The Vote! Nutmeggers Dish On Absentee Balloting | Connecticut Public Radio
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The Vote! Nutmeggers Dish On Absentee Balloting

Oct 14, 2020

Krystal Webb recently visited a “State of Connecticut Official Ballot Drop Box” outside Bloomfield Town Hall. Webb is voting absentee for the first time this year.

“I never would have done it before,” Webb said, adding that she isn’t taking any chances with her health. “Strictly because of COVID and just trying to be safe.”

And she also doesn’t want to take any chances with her vote.

“I feel more safe dropping [it] in the ballot box than just putting it in the mail and hoping it gets here,” Webb said.

A recent national poll conducted by Quinnipiac University found that 34% of Americans plan to vote absentee in the upcoming presidential election. The state of Connecticut is expecting a record number of absentee ballots as residents stay away from the polls amid the pandemic. 

As Connecticut residents became infected with COVID-19, the state worked to change the game for voting in this year’s general election. It looked at an exemption for sick residents who can’t get to the polls, redefining it so that the potential for COVID-19 transmission was enough for all registered Nutmeggers to get an absentee ballot.

The state has mailed 2.1 million absentee ballot applications, and according to the secretary of the state’s office, more than a quarter of them have been returned.

But the emphasis on absentee balloting has been a source of consternation for local officials. Connecticut Attorney General William Tong joined a federal lawsuit aiming to ensure that mail sent through the U.S. Postal Service gets where it needs to go this election season; local Republicans said in a July special session that ballot boxes were susceptible to vandalism.

Still, some voters seem comfortable with their voting options.

“We have soldiers overseas that they’re still allowed to vote and it’s got to still get here one way or another,” said Justin Merchant as he stood outside the Killingly Town Hall in the borough of Danielson.

“I'm not really worried about it -- it's federal law,” he said. “You can't mess with the mail.”

Connecticut residents are becoming acquainted with ballot drop boxes, like this one in Killingly, as absentee votes pour in for the 2020 general election.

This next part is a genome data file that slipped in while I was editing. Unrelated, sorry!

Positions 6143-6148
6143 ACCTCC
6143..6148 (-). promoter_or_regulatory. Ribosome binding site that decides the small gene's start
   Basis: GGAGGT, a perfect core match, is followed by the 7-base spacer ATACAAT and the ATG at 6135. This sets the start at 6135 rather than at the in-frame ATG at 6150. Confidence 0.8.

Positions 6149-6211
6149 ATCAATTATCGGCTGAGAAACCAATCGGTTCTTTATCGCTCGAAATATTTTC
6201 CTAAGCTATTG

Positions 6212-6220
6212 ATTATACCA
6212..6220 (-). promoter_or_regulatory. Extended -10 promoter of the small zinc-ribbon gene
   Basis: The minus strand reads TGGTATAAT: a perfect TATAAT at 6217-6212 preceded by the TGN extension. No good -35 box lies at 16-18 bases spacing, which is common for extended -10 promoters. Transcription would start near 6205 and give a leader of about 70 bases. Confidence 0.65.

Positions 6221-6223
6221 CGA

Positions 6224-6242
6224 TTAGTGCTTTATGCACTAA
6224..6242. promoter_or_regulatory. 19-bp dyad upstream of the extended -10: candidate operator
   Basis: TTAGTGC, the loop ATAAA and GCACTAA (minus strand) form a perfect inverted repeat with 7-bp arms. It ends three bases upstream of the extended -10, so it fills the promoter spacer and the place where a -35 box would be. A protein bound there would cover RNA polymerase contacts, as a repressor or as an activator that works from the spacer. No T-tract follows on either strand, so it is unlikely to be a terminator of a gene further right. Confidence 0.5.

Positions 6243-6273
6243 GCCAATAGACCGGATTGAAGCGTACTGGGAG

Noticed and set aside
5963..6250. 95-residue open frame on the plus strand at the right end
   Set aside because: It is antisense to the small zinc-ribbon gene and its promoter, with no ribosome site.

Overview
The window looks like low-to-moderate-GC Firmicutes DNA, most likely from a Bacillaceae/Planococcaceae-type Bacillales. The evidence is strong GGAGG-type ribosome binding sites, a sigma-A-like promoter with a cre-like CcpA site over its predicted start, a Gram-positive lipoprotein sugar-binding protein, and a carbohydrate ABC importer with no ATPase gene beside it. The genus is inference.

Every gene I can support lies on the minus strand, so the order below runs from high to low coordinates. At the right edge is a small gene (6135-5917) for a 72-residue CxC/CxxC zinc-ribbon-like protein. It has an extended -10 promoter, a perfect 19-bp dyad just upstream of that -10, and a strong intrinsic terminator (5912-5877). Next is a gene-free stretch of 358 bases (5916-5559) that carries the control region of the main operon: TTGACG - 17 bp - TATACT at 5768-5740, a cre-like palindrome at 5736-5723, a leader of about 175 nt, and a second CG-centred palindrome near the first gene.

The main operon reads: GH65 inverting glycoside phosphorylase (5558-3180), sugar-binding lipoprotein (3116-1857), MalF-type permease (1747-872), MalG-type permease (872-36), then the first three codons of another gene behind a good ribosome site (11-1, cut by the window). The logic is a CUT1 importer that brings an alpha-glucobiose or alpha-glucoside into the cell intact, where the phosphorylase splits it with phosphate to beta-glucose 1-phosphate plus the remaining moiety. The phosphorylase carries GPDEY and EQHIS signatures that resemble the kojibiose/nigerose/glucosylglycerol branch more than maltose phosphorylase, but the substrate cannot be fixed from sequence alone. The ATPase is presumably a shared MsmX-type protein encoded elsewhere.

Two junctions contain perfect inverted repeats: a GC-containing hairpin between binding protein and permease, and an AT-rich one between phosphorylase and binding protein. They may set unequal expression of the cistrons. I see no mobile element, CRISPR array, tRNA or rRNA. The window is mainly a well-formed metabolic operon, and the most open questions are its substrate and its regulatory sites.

Credit Ryan Caron King / Connecticut Public

When Merchant finally fills out his ballot, which he said was sitting in his kitchen, he’ll vote absentee for the first time in his life.

“I have a newborn at home, so for me to go out and be with the public -- I don’t want to be,” Merchant said. “The town of Killingly -- this area -- our numbers have been very low, and I would rather keep it that way and keep us separated -- keep doing what we’re doing right now.”

Pegi Breckel, who has lived in Killingly for 15 years, is also voting absentee but only because she’s working the polls on Election Day.

“I’m not that concerned about health, because I think they’re doing a fine job,” Breckel said. “I think our governor here in Connecticut has done an excellent job in keeping us all as safe as we can be.”

It’s a risky proposition to be in public during a pandemic, particularly at a time when cases have been on the rise in Connecticut. But Breckel said COVID-19 won’t keep her from performing a civic duty.

“If I was that concerned about my health, I would still do it because I love democracy and I love America, and this is the least that I can do in my own little way to continue with our democratic system,” Breckel said.

Others say they’re fine voting in person. Zach Smith -- he’s from Pomfret -- won’t vote absentee.

“I did get an absentee ballot, but I’m more inclined to vote on Election Day, so I can cast my vote to see what will happen,” Smith said, “and I want to make sure that I can get my vote in safely and securely so that my voice gets heard as to what the next four years for what America will be.”

Smith points to a commonality shared by many others in these uncertain times -- the idea of trust.

Tia Garvey of Bloomfield said the topic of trust comes up in conversations with family and friends.

“Nobody trusts anything,” Garvey said. “Nobody trusts going out to vote. They want to be in control of how they vote.”

Garvey was on the way back to the car from the ballot box in Bloomfield. She felt the act would be the best way to make her vote count.

“There’s just too much conversation on voter fraud for me,” Garvey said.

It’s not just about exercising the right to vote for Garvey, it’s about what her vote represents. Social justice for Black people is the main issue driving her this year.

“We have been through so much this year and dealt with so many things on top of COVID, on top of Breonna Taylor -- we just want justice,” Garvey said. “We just want peace. We want to know that we’re going to be OK.

“I know some people call me and they’re like, ‘What am I going to do? What, what is this world coming to?’” she said. “We just want a leader that’s going to advocate for us.”

Garvey and the rest of Connecticut are getting their say as ballots pour in. A recent law enacted by state legislators allows local towns and cities to get a four-day head start on processing ballots -- if they choose. That could shed some light on how residents voted on, or shortly thereafter, Election Day.